Monday, April 29, 2013

My "Not so Boston" Race Report (AKA Tri Charleston 1/2 IM)

Erik Erikson developed a theory that assumes that as people age, they enter different stages of life.  If you have ever taken any basic psychology class, you will be familiar with him.  If you have not, look him up and see where you fit. For about six or so months, I have felt myself going from one stage to another.  When you start to enter a different stage of your life, you can feel it, and I have to admit, it is a bit painful and exciting all at the same time. 
This has changed how I view my family, my job, and mostly....My running!
Go back several months and three marathons.  
Thunder Road Marathon 2011!  My goal was to qualify for Boston 2013 with another 3:45.  Hey, I have done it before, so it should be easy....Right?  Wrong!  I get up that morning and just don't feel right.  However, I choose to run the marathon anyway.  My running partner, Michelle Larson, and I line up with Ed and the 3:45 pace group.  By mile 7, I was still on pace but not feeling well.  By mile 13, still on pace, I finally confess my issues to my running buddies and here is where everything falls apart. I finish this marathon with a disappointing 4:02.  Seventeen minutes from my Boston Qualifying time.  I was angry!  I was disappointed! I was embarrassed!
Fast forward to Boston 2012!  I was prepared to qualify for Boston 2013 at Boston 2012!  How cool would that be.  Well, there was nothing cool about it.  We started with temps around 88 degrees and my plan was modified.  I had a blast at Boston, but no 3:45 today.  It was out of my control.
After Boston, I decided to cut my miles back a few notches and just enjoy myself and refocus.  I decided to run Thunder Road 2012 and just see what plays out.  I vowed that if I did not break 4 hours, I would look into changing up my goals a bit and do something new.  I came in again at here it is.  I will hang up my marathon goals and look into something else.  I lost that loving feeling for running and needed something big to help get it back.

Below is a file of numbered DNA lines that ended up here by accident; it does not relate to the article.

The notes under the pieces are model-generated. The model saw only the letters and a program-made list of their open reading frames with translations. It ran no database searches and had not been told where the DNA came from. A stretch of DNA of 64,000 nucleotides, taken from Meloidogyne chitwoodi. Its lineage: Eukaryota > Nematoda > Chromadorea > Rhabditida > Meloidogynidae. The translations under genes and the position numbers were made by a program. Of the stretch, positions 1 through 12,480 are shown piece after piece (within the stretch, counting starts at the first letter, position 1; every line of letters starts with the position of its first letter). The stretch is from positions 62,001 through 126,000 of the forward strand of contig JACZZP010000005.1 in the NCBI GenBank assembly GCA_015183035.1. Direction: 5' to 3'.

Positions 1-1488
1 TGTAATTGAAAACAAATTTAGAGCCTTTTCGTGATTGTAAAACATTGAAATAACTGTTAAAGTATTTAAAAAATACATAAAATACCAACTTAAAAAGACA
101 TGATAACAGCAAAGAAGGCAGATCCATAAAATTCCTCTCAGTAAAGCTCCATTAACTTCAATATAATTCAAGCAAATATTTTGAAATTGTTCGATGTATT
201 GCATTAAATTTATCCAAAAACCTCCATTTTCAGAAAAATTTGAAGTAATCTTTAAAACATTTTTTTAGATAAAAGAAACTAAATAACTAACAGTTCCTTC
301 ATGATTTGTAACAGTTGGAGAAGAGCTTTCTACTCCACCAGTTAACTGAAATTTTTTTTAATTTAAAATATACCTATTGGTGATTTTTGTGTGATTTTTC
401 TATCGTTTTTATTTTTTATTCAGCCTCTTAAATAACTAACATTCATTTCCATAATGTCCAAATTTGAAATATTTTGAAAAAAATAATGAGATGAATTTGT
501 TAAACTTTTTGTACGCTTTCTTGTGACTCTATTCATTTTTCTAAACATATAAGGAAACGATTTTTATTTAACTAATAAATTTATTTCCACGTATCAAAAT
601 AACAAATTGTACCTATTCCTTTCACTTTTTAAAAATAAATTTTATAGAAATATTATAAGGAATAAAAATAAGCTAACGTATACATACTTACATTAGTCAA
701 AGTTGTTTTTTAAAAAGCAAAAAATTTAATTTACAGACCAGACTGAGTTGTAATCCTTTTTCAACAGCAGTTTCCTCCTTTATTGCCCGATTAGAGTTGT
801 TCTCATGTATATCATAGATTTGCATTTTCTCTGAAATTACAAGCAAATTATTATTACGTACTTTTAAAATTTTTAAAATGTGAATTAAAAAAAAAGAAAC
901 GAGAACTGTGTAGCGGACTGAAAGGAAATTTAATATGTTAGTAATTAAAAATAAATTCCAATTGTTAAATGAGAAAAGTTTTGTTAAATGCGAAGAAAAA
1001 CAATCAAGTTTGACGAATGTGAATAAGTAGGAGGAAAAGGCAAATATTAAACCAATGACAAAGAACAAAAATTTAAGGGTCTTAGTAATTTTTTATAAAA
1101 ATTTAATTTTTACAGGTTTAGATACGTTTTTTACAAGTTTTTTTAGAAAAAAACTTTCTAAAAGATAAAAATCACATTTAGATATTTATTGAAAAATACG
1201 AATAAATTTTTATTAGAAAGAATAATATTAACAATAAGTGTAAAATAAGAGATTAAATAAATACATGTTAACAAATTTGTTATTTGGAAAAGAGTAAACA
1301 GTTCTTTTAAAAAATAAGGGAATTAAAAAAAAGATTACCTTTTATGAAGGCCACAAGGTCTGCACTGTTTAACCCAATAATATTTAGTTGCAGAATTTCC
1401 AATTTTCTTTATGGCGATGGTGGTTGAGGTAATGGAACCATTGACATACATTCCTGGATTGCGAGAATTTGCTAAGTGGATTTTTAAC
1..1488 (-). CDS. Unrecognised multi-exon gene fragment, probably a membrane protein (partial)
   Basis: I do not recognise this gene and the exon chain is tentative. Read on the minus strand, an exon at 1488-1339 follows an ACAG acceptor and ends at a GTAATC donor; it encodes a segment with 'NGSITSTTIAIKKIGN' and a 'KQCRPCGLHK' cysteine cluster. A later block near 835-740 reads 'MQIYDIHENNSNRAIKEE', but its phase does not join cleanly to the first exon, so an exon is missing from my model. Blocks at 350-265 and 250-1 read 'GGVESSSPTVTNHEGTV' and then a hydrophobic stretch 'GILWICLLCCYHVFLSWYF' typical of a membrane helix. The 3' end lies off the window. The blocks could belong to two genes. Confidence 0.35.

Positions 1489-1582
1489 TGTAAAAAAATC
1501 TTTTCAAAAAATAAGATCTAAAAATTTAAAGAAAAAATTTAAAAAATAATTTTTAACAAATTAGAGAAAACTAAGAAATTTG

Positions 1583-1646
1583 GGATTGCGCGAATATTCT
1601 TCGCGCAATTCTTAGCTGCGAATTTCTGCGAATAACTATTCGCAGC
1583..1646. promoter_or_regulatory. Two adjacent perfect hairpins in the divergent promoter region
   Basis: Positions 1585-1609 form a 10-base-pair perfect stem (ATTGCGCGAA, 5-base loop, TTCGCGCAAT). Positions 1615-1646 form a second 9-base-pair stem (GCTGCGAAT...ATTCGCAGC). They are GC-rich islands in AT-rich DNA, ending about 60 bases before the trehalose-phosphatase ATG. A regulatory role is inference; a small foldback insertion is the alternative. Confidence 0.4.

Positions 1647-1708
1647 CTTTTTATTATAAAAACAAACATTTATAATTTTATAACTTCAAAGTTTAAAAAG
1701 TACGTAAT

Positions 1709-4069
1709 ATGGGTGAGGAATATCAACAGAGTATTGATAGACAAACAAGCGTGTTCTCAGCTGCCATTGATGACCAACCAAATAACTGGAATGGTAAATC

My buddy Holly Townsend had finished two 1/2 Iron Man races.  For anyone who does not know what a 1/2 IM is... here is the breakdown: 1.2 mile swim, 56 mile bike, 13.1 mile run.
On November of 2012, I signed up for the Charleston 1/2 IM. I was also able to persuade Holly to do the same.  I knew if I didn't go ahead and sign up and get Holly on board, I would chicken out.
She wrote up a plan and 12 weeks before the race, we started said plan.  The weather obviously did not care about our training though.... Holly and I have trained in wind, rain and bitter cold.  It was brutal.  All the while, I was trying to come to terms with the fact that I was not training for a marathon.  I felt very conflicted about this.  On one hand, I was very excited about this new challenge where there is no pressure on me to reach a certain time goal.  Then on the other, I was saddened and guilty that I had "stepped out" on running.  Weird, I know.
The Monday before my inaugural half Iron Man, I found myself tracking all my friends at The Boston Marathon.  I worked a very busy 12 hour day, but took time to personally celebrate for each friend who crossed the finish line.  I was so excited and so wanted to be running with them, alas, it was not to be.  Then it happened.  Holly texts me that everyone was fine from our running group, but there has been an explosion at the finish line.  I was with someone at that point, but noticed my phone started going crazy.  I finished up, saw the message, went to my computer and sat there in stunned silence while I looked at the live pictures.  I had run there last year and had planned to do it again this year.  It is amazing how fast excitement can turn into that sick feeling in the pit of your stomach.